My personal encounter with paramedics occurred the day I fell (ironically during my morning exercise walk) and broke my hip. I might have lain there for some time because pedestrians in my middle-class neighborhood ignore the occasional bearded old man lounging on the sidewalk. Luckily, I had taken a detour through an alley behind a restaurant where two Hispanic workers noticed, came to my aid, and called 911.
I was not in great pain as long as the leg remained immobile. Any movement hurt terribly. When the paramedics approached with their gurney, I was frightened, but they scooped me up, drove to a hospital, and shifted me to another gurney with hardly a twinge. Never mind their medical skills; that showed talent.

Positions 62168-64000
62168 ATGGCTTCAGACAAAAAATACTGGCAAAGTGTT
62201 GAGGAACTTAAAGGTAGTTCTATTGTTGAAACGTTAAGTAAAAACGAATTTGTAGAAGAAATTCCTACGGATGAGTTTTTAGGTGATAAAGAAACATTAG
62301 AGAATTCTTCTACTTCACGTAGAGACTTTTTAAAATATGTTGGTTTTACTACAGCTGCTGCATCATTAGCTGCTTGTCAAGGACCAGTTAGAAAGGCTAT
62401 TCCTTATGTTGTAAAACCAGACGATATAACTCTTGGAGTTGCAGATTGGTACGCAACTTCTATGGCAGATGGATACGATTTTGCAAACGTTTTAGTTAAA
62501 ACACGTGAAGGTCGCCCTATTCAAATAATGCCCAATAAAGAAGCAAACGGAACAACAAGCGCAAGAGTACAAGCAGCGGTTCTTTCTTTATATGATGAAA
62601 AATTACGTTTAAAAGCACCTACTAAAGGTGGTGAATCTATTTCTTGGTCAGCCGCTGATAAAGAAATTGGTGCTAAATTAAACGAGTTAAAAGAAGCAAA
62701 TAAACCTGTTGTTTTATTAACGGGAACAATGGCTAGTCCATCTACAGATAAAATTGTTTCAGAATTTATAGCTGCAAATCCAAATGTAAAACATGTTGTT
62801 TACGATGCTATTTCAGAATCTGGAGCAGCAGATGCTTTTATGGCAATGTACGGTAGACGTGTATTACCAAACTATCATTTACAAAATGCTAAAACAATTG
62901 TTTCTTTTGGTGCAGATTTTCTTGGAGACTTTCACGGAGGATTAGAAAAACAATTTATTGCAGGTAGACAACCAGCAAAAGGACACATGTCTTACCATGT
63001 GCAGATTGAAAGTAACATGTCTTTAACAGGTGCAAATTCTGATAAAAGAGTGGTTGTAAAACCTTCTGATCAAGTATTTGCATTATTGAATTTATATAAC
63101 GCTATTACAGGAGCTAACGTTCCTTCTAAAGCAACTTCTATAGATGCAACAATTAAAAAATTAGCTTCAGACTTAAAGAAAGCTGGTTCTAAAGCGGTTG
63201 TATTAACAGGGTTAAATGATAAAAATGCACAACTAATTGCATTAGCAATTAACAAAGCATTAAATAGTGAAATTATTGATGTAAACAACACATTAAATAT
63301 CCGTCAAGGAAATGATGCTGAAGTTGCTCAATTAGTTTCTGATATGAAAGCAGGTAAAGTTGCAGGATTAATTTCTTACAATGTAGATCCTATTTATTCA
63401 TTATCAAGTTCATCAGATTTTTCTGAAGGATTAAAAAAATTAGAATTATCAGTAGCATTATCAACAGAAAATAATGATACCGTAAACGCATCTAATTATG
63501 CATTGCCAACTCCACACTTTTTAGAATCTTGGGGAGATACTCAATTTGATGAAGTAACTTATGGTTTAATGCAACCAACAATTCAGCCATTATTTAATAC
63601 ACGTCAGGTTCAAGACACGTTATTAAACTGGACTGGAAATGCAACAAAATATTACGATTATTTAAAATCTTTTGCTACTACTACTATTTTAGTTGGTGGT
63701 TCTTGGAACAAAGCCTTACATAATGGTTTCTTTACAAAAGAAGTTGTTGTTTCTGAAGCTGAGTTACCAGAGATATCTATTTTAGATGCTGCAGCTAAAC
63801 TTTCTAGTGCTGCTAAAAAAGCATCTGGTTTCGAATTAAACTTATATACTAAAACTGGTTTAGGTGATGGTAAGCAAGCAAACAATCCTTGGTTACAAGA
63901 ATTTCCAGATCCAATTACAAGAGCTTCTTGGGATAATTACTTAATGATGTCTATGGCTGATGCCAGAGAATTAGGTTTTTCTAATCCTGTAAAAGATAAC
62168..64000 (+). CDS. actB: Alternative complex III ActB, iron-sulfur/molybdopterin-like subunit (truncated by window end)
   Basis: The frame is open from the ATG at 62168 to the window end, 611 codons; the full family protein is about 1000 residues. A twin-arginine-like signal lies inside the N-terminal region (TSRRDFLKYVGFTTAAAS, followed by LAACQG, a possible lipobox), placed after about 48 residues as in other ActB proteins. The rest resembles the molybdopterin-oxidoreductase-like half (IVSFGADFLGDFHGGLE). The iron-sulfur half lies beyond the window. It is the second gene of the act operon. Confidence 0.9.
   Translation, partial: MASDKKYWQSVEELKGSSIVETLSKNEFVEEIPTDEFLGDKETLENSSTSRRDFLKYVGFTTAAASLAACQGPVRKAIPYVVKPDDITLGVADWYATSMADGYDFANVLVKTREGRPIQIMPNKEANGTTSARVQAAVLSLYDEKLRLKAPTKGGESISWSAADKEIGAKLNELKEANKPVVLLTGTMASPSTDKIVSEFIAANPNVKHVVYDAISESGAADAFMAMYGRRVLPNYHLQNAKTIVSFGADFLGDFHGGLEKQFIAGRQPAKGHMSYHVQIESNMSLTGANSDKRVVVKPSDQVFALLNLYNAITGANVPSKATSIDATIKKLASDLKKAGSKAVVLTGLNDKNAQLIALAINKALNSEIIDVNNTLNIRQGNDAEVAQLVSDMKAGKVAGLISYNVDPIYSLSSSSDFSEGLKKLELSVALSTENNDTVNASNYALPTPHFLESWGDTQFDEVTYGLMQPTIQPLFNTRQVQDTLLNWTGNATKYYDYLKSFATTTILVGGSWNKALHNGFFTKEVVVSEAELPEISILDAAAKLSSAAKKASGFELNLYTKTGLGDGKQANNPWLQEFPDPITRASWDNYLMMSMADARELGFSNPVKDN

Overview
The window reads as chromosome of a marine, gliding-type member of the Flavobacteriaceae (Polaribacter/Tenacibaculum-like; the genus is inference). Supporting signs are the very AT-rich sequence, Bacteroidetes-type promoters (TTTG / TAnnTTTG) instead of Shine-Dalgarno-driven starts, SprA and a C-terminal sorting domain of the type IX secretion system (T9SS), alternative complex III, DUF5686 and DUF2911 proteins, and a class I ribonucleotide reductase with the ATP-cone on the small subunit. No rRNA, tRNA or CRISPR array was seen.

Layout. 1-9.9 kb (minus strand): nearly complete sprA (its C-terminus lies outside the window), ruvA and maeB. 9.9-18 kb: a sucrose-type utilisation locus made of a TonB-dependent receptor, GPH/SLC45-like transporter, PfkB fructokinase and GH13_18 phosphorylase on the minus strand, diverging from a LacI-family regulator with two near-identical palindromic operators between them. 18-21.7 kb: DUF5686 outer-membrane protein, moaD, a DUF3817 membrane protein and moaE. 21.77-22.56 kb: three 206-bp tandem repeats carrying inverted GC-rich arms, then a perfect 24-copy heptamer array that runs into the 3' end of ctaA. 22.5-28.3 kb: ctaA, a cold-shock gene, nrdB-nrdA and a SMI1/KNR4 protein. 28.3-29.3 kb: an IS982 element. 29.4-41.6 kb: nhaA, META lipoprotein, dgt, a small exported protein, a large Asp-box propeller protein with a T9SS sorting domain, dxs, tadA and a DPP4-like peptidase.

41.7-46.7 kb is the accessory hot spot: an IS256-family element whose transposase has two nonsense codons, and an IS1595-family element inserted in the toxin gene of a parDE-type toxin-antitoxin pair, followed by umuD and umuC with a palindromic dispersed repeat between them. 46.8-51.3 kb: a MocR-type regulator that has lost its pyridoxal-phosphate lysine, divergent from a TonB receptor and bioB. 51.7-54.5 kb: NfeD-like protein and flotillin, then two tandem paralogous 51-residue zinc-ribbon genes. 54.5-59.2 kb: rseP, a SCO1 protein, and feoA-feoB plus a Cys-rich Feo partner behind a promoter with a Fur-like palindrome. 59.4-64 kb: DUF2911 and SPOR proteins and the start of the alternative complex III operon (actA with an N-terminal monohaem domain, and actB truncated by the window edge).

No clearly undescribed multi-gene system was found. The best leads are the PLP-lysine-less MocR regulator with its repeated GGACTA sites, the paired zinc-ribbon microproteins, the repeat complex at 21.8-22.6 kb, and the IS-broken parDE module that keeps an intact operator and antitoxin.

While I admire paramedics, they have little use for me in my capacity as a hotel doctor. Paramedics almost never encounter a physician on their calls, and they don’t like finding one. Most likely, they worry he might pull rank. As a result, when paramedics arrive at my hotels, I sit quietly, never speaking unless spoken to. In turn, the paramedics go about their business, pretending I’m not there.